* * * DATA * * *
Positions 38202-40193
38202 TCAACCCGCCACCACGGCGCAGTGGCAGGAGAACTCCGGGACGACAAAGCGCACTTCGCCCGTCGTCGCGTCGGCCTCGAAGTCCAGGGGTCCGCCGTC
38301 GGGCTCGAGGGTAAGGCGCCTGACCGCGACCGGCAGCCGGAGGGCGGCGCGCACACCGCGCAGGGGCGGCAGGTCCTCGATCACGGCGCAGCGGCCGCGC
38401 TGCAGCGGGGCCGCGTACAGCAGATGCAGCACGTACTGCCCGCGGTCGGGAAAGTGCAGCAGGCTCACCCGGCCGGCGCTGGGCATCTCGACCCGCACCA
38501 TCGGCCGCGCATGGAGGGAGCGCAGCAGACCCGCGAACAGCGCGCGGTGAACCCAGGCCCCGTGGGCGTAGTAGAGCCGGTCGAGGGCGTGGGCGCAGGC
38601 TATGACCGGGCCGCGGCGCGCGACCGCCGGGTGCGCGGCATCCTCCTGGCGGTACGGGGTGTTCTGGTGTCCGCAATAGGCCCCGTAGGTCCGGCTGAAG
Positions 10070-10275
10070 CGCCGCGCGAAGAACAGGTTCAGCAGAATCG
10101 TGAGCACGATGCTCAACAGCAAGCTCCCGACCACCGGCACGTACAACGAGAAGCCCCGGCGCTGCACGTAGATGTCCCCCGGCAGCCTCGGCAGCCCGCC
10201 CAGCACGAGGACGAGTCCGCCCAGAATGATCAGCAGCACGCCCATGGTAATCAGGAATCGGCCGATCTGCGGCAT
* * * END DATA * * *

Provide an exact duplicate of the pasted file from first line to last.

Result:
Positions 38202-40193
38202 TCAACCCGCCACCACGGCGCAGTGGCAGGAGAACTCCGGGACGACAAAGCGCACTTCGCCCGTCGTCGCGTCGGCCTCGAAGTCCAGGGGTCCGCCGTC
38301 GGGCTCGAGGGTAAGGCGCCTGACCGCGACCGGCAGCCGGAGGGCGGCGCGCACACCGCGCAGGGGCGGCAGGTCCTCGATCACGGCGCAGCGGCCGCGC
38401 TGCAGCGGGGCCGCGTACAGCAGATGCAGCACGTACTGCCCGCGGTCGGGAAAGTGCAGCAGGCTCACCCGGCCGGCGCTGGGCATCTCGACCCGCACCA
38501 TCGGCCGCGCATGGAGGGAGCGCAGCAGACCCGCGAACAGCGCGCGGTGAACCCAGGCCCCGTGGGCGTAGTAGAGCCGGTCGAGGGCGTGGGCGCAGGC
38601 TATGACCGGGCCGCGGCGCGCGACCGCCGGGTGCGCGGCATCCTCCTGGCGGTACGGGGTGTTCTGGTGTCCGCAATAGGCCCCGTAGGTCCGGCTGAAG
Positions 10070-10275
10070 CGCCGCGCGAAGAACAGGTTCAGCAGAATCG
10101 TGAGCACGATGCTCAACAGCAAGCTCCCGACCACCGGCACGTACAACGAGAAGCCCCGGCGCTGCACGTAGATGTCCCCCGGCAGCCTCGGCAGCCCGCC
10201 CAGCACGAGGACGAGTCCGCCCAGAATGATCAGCAGCACGCCCATGGTAATCAGGAATCGGCCGATCTGCGGCAT